In early January, I sent a “checklist” email, and it was one of our most popular messages. I guess it was handy! 

Putting together this list may run slightly counter to my business goals — after all, we do get paid to do this on behalf of clients! That said, our mission is to ensure that EVERYONE in the local area saves the most possible when the IRS comes calling. Some of these may seem small, but trust me when I say that they add up. 

But today, I would like to take a minute here to address you who haven’t yet made the decision to use our services. 

You see, we’ve helped many families “make the switch” over to us, year after year. I know that you’ve probably established a rhythm with your current provider (even if it’s not a “good” rhythm), and that you may dread the prospect of having to teach a new tax preparer about your family’s financial dreams and goals. 

(By the way, are you using a tax professional who cares about those?) 

Which is why this email would be for you. (And if you’re already using us, then you can safely ignore this particular message, and skip to the end where we do have some information for you, perhaps merely as a reminder.) 

Many families are pulling together their paperwork to deliver to their preparer this week … and before you do that with your existing preparer, I’d like to give you a reason to try us out.

I’d rather not “bad mouth” other tax accountants in the area, but suffice to say that we’ve had to do our share of re-doing other accountants’ work. In some cases, we’ve recovered significant sums during an amendment process, by reviewing an old return (from the last 3 years), and taking advantage of ethical and legal tax credits and deductions which other accountants don’t utilize — whether through ignorance, laziness, or preference. 

Make the “switch” to Qual-i-Tax for your 2013 tax filing — and receive a complimentary post-season tax planning session.

($250 value) First TEN new clients only

Email me back now, and we’ll book your tax planning session for some time in May or June (after the chaos of tax season subsides), and we’ll work PRO-ACTIVELY on your asset mix to ensure that your 2014 returns are as well-protected from Uncle Sam’s grasping hands as possible.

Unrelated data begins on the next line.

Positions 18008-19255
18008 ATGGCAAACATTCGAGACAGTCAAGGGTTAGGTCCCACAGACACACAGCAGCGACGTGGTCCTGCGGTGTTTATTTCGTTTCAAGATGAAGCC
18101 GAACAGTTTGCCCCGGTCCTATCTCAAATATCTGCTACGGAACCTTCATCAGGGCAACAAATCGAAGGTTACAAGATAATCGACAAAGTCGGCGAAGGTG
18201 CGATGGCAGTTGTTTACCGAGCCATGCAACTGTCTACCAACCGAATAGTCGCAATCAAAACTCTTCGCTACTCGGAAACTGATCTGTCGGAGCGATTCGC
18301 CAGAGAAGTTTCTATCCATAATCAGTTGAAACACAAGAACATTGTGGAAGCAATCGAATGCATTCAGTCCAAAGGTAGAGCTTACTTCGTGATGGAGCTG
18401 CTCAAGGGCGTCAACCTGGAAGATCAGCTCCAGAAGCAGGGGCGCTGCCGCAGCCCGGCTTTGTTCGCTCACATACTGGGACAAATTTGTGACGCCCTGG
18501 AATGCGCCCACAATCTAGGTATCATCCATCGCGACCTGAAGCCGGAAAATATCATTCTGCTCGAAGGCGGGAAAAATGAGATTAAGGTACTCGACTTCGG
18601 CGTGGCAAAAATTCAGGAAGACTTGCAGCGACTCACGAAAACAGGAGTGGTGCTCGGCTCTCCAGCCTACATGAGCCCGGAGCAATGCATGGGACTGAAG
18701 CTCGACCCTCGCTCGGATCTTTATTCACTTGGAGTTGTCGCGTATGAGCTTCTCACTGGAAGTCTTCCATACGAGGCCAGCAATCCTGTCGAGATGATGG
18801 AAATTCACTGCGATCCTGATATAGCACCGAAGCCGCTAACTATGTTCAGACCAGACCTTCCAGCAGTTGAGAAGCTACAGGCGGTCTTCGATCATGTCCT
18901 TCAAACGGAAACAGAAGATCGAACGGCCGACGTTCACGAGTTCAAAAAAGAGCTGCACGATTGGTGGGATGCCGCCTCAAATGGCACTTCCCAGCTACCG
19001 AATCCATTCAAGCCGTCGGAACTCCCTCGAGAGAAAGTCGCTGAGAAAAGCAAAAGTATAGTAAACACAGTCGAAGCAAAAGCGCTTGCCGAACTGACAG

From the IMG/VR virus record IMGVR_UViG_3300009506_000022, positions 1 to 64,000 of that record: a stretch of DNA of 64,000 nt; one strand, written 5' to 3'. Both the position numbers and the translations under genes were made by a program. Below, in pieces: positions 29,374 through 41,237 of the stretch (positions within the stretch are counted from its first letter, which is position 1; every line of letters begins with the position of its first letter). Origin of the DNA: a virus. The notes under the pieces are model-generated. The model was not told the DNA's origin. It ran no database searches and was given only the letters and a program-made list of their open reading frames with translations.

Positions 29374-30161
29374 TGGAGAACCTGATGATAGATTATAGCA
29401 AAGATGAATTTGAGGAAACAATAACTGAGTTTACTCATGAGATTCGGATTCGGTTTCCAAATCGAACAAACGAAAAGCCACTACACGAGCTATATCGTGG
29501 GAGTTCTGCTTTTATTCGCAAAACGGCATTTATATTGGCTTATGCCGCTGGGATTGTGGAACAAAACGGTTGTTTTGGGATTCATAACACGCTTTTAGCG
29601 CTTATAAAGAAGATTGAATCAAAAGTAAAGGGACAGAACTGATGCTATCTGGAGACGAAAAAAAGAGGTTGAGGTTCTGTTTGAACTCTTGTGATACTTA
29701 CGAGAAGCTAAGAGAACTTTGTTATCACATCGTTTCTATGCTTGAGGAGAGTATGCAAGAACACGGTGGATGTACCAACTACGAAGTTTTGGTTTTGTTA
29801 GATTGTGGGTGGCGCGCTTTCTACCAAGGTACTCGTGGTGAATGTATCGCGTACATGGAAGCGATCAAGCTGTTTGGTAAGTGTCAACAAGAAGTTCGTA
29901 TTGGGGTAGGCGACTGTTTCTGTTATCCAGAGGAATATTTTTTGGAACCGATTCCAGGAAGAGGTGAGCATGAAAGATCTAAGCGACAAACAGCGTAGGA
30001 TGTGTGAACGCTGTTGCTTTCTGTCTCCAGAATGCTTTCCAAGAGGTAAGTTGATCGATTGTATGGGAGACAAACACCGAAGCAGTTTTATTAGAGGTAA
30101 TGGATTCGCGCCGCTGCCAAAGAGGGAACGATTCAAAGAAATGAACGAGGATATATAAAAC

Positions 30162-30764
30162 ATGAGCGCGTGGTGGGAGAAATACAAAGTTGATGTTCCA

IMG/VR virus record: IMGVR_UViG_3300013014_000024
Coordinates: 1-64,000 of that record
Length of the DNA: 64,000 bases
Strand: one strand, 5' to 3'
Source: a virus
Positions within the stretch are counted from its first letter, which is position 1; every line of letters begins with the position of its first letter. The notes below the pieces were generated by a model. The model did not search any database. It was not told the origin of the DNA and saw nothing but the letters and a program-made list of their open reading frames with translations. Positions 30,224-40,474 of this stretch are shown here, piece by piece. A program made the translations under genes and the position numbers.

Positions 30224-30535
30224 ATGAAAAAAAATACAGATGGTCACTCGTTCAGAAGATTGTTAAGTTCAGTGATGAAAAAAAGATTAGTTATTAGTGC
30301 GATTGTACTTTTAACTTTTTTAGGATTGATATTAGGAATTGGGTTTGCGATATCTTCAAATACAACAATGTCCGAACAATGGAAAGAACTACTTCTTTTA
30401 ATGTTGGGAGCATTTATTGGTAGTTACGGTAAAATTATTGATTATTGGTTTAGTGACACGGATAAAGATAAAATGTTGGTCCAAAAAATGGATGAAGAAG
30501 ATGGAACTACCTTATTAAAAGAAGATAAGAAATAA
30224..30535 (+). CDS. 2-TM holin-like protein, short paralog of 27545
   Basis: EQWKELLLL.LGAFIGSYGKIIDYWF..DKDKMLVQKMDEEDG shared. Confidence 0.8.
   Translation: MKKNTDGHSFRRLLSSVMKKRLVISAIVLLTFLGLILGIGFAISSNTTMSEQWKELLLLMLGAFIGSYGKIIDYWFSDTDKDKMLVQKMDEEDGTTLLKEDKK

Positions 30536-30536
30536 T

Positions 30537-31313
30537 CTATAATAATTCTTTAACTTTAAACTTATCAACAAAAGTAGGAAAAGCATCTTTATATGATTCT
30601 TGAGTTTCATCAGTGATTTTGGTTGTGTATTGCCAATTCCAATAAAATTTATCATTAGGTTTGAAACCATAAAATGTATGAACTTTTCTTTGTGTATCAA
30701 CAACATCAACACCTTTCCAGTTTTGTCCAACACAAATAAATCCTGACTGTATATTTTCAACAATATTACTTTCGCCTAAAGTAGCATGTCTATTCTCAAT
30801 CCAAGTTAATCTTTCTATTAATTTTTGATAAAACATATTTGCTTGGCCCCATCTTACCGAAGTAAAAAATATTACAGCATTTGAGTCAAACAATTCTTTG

Valerie McLaughlin’s

“Real World” Personal Strategy Note

McLaughlin’s Tax Time Checklist (Again)

“Don’t lower your standards. Instead, wait for people to rise up to your expectations.” -Susan Gale 

Yes, this is a long list — but it’s the unfortunate reality of our tax code that it’s not even comprehensive! But these items will cover 95% of our clients. Really, this is for ensuring that we’re able to help you keep every dollar you can keep under our tax code. 

Employment & Income Data

W-2 forms for this year

Tax refunds and unemployment compensation: Form 1099-G Miscellaneous income including rent: Form 1099-MISC Partnership and trust income Pensions and annuities Alimony received Jury duty pay Gambling and lottery winnings Prizes and awards Scholarships and fellowships State and local income tax refunds Unemployment compensation

 

Homeowner/Renter Data

Residential address(es) for this year

Mortgage interest: Form 1098

Sale of your home or other real estate: Form 1099-S Second mortgage interest paid Real estate taxes paid Rent paid during tax year Moving expenses

 

Financial Assets

Interest income statements: Form 1099-INT & 1099-OID Dividend income statements: Form 1099-DIV Proceeds from broker transactions: Form 1099-B Retirement plan distribution: Form 1099-R Capital gains or losses

Financial Liabilities

Student loan interest paid

Early withdrawal penalties on CDs and other fixed time deposits

 

Expenses

Gifts to charity (receipts for any single donations of $250 or more) Unreimbursed expenses related to volunteer work Unreimbursed expenses related to your job (travel expenses, entertainment, uniforms, union dues, subscriptions) Investment expenses Job-hunting expenses Education expenses (tuition and fees) Child care expenses Medical Savings Accounts Adoption expenses Alimony paid Tax return preparation expenses and fees

 

Self-Employment Data

Self-employment SEP plans

Self-employed health insurance

K-1s on all partnerships

Receipts or documentation for business-related expenses Farm income

 

Deduction Documents

State and local income taxes

IRA, Keogh and other retirement plan contributions Medical expenses Casualty or theft losses Other miscellaneous deductions

 

While some of these statements, and their ensuing deductions, may seem like “pocket change” … just a few minutes of effort can SAVE YOU MONEY. And, better in YOUR pockets than in Uncle Sam’s, right?

 

So, I hope this helps.

 

Warmly,

 

Valerie McLaughlin, EA

(410) 224-2600